Robo-Advisor – Napkin Finance

Robo-Advisor

Autopilot

A robo-advisor is an investment management company that uses a computer program instead of a live human to manage assets.

Startups, such as Betterment and Wealthfront, invented the concept of robo-advising. But it’s been so successful that now financial giants, such as Charles Schwab, Fidelity, and Vanguard, have gotten in on the action.

How it works

Here’s what investing with a robo-advisor typically looks like:

Step 1
You create an account online with a robo-advisor firm
and fund your account.

Step 2
You answer a few basic questions about your
investment goals, time horizon, and risk tolerance.

Step 3
The robo-advisor decides which of its
preset investment strategies or portfolios is the best fit for you.

Step 4
The robo-advisor invests your funds in the chosen portfolio.

Step 5
The robo-advisor monitors your portfolio and may trade as needed
if the market or your needs change.

Robo-advisors generally rely on algorithms for decisions that a human advisor might rely on judgment for—such as choosing the portfolio that best matches your risk tolerance or deciding when to rebalance.

Many also offer portfolios that cater to environmental or social concerns or that meet religious-based restrictions on certain types of investments.

Trade-offs

Compared with using a traditional human financial advisor, using a robo-advisor can come with some important distinctions.

 

Robo-advisor Traditional advisor
Fees Typically low, such as 0.25% or assets under management per year Can be moderate to high, typically ranging between 0.5% and 2% of assets (some charge hourly or flat fees instead)
Account minimums Most have account minimums of $500 or less Many require a large minimum balance (e.g., $25,000+)
Quality of advice Unbiased and objective Customized and subjective
Investment options Limited—but often limited to solid choices Range and quality vary based on the advisor
Bonus Many use special trading strategies to minimize the taxes you pay on your investing gains If you’re anxious about your investments, you have someone you know and trust to talk to
May be best if Your needs are fairly simple, and you feel comfortable with investing Your needs are more complex, and you’d like a hand to hold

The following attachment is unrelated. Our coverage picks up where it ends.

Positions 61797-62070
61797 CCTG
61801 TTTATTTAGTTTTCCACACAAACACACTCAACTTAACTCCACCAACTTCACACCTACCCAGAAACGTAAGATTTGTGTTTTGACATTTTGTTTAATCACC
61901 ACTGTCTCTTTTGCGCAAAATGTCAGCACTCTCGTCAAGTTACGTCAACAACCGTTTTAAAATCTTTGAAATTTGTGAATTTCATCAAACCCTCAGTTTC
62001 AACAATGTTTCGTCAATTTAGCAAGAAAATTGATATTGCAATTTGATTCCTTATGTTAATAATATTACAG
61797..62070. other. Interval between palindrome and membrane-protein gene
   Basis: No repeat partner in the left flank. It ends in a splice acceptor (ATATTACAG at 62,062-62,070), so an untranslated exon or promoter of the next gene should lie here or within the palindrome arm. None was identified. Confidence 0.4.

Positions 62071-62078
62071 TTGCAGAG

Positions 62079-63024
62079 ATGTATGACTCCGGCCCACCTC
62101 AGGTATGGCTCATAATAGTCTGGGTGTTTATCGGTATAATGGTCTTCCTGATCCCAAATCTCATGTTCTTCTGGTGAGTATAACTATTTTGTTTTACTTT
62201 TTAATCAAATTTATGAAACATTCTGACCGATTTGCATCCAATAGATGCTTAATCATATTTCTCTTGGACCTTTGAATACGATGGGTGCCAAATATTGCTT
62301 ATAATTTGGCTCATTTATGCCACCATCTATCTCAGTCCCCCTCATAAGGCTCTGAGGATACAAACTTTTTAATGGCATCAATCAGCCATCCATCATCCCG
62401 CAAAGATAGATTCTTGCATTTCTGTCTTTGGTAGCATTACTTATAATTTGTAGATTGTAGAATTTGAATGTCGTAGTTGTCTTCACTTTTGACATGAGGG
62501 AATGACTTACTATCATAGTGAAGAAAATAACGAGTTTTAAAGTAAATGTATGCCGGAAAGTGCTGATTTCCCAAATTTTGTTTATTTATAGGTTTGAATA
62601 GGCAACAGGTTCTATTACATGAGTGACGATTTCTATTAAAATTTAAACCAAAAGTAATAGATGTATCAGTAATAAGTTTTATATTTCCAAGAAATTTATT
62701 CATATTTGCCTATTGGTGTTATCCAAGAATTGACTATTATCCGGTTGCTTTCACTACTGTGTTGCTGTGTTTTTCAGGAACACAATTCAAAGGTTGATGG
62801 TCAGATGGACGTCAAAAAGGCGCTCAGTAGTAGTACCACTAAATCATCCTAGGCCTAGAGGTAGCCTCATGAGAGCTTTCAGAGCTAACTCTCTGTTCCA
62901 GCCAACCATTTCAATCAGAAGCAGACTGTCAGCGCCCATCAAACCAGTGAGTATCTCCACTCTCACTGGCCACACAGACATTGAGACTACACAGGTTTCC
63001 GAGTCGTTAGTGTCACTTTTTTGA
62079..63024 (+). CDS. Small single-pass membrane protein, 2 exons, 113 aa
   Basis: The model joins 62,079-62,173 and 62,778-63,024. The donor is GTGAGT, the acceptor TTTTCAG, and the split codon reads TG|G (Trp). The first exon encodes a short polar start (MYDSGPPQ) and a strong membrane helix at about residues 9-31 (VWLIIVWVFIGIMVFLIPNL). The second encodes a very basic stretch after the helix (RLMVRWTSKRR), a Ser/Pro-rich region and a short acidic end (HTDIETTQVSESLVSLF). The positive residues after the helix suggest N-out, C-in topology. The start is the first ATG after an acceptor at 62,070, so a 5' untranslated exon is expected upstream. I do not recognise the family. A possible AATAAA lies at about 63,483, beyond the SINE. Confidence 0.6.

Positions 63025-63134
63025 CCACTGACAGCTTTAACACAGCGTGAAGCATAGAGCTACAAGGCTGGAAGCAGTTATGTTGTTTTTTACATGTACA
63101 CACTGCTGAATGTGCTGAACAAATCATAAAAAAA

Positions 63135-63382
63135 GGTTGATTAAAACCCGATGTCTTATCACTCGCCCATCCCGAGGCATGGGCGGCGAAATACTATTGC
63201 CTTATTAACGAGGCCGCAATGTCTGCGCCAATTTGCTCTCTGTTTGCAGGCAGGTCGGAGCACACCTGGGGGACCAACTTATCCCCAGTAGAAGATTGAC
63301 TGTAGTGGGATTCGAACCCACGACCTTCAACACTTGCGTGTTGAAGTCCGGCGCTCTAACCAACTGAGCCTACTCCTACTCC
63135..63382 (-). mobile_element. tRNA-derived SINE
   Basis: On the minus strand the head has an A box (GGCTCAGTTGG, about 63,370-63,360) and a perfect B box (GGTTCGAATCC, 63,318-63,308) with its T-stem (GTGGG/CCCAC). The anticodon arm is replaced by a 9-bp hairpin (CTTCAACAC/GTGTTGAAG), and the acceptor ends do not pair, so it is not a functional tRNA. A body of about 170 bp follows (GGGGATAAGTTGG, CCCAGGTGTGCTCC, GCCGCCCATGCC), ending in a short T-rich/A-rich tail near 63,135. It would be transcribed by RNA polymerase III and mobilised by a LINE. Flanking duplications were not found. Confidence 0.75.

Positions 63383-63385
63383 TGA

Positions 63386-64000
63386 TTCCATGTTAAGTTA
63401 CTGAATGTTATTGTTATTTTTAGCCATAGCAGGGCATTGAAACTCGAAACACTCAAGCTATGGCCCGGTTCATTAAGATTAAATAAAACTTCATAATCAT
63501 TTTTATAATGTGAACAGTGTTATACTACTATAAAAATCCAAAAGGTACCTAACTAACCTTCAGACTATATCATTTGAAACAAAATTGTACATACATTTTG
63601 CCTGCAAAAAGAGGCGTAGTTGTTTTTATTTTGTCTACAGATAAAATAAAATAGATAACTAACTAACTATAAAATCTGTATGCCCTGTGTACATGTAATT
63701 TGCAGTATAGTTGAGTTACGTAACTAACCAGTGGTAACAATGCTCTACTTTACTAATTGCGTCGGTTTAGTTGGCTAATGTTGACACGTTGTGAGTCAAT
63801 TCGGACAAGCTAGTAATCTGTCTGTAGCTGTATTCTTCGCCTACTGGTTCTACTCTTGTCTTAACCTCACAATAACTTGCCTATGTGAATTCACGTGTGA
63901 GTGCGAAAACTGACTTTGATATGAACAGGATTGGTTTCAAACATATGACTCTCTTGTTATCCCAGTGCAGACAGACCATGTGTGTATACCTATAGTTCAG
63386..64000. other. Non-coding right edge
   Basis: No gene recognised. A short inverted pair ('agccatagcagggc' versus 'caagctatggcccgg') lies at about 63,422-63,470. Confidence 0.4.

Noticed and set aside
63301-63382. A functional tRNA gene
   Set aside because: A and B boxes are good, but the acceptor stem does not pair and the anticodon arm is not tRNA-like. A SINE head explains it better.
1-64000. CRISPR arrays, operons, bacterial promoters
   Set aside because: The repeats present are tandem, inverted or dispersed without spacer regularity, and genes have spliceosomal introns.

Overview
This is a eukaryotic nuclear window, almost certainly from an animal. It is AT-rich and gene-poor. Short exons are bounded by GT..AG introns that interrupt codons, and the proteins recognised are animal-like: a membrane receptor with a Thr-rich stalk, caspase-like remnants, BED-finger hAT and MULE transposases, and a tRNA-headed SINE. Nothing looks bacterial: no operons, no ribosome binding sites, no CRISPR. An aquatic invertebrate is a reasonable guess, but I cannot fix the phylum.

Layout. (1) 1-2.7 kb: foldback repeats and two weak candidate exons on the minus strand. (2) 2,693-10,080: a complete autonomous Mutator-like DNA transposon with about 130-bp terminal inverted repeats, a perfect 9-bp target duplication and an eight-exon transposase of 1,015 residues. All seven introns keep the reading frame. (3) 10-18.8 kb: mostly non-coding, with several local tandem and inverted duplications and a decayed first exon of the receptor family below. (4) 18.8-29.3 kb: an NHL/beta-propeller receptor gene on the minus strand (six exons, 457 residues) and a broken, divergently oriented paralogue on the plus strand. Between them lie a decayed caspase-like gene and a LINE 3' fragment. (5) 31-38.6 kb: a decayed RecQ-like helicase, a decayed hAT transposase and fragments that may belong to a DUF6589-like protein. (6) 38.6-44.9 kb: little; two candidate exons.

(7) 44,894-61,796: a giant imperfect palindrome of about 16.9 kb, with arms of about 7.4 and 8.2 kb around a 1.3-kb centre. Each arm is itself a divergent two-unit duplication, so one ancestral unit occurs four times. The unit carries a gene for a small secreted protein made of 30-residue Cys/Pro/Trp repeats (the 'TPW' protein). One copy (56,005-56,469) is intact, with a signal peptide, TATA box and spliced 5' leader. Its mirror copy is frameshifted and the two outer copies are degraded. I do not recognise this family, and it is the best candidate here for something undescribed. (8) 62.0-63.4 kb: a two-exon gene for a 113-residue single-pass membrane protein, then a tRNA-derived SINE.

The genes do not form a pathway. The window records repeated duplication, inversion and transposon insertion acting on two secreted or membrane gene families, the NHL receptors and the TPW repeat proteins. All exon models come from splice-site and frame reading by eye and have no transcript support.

A note on fees: Keep in mind that the fees you pay to any advisor (whether traditional or robo) are in addition to any fees you pay for specific investments. For example, if your advisor invests your money in ETFs, you’ll pay the advisor’s fees plus the underlying ETF’s fees.

Tax considerations

There’s no special tax treatment for money you invest with a robo-advisor. Instead, how your money is taxed depends on your account type. For example:

Brokerage accounts → pay taxes on dividends, interest, and realized capital gains each year
Traditional IRAs → pay no taxes year to year but will owe taxes when you withdraw money
Roth IRAs → pay no taxes year to year or when you withdraw money

Many robo-advisors offer all three of those types of accounts (in addition to other types).

If you want to move an existing retirement account over to a robo-advisor, you can usually do a rollover to make the transfer without triggering taxes. Transferring a nonretirement account, however, may require selling your underlying investments and paying taxes on any gains.

Conclusion

A robo-advisor is a company that manages people’s investments using algorithms and automation. Working with a robo-advisor could be a good option if you have relatively low assets to manage or simple goals. While robo-advisors can’t provide the same human touch as traditional financial advisors, they generally charge lower fees and can offer unique services, such as tax-efficient rebalancing.

Fun facts
  • In 2008, Betterment became the first robo-advisor to launch. Today, there are more than 200 robo-advisors operating in the United States.
  • Some robo-advisors have started offering clients phone access to financial planners (computers still handle the investing decisions) because even millennials sometimes want to interact with an actual human.
  • Every robo-advisor uses different algorithms and investment strategies, but several companies have based their systems on Nobel Prize-winning economic theories.
Key takeaways
  • A robo-advisor is an investment manager that uses automation to manage funds.
  • Robo-advisors may have a number of preset portfolios or strategies that they can choose from to match an investor’s risk profile.
  • Using a robo-advisor instead of a traditional advisor doesn’t impact how your investments are taxed.
  • Compared with human advisors, robo-advisors are typically cheaper but offer less emotional support. And they may not be able to handle more complex financial planning issues.
Robo-advisors are great for if you want to get financial advice without having to put on pants. — Napkin Finance

References

https://knowledge.wharton.upenn.edu/article/rise-robo-advisor-fintech-disrupting-retirement/
https://www.thebalance.com/what-is-a-robo-advisor-and-how-do-they-work-4097134#:~:text=Most%20robo%20advisors%20use%20mutual,allocation%20to%20stocks%20or%20bonds.
https://www.thebalance.com/what-robo-advisors-do-better-than-financial-advisors-4154903
https://www.investopedia.com/articles/personal-finance/021216/can-you-afford-financial-advisor.asp
https://www.nerdwallet.com/blog/investing/what-is-a-robo-advisor/
https://www.investopedia.com/terms/r/roboadvisor-roboadviser.asp
https://www.cnbc.com/2018/06/04/when-a-robo-advisor-is-or-isnt-the-right-choice.html
https://www.investopedia.com/terms/r/roboadvisor-roboadviser.asp
https://money.usnews.com/investing/investing-101/slideshows/9-things-to-know-about-robo-advisors?slide=9
By signing up, I agree to Napkin Finance’s Terms of Service and Privacy Policy.

The simple information you need
to clean up your not-so-simple finances.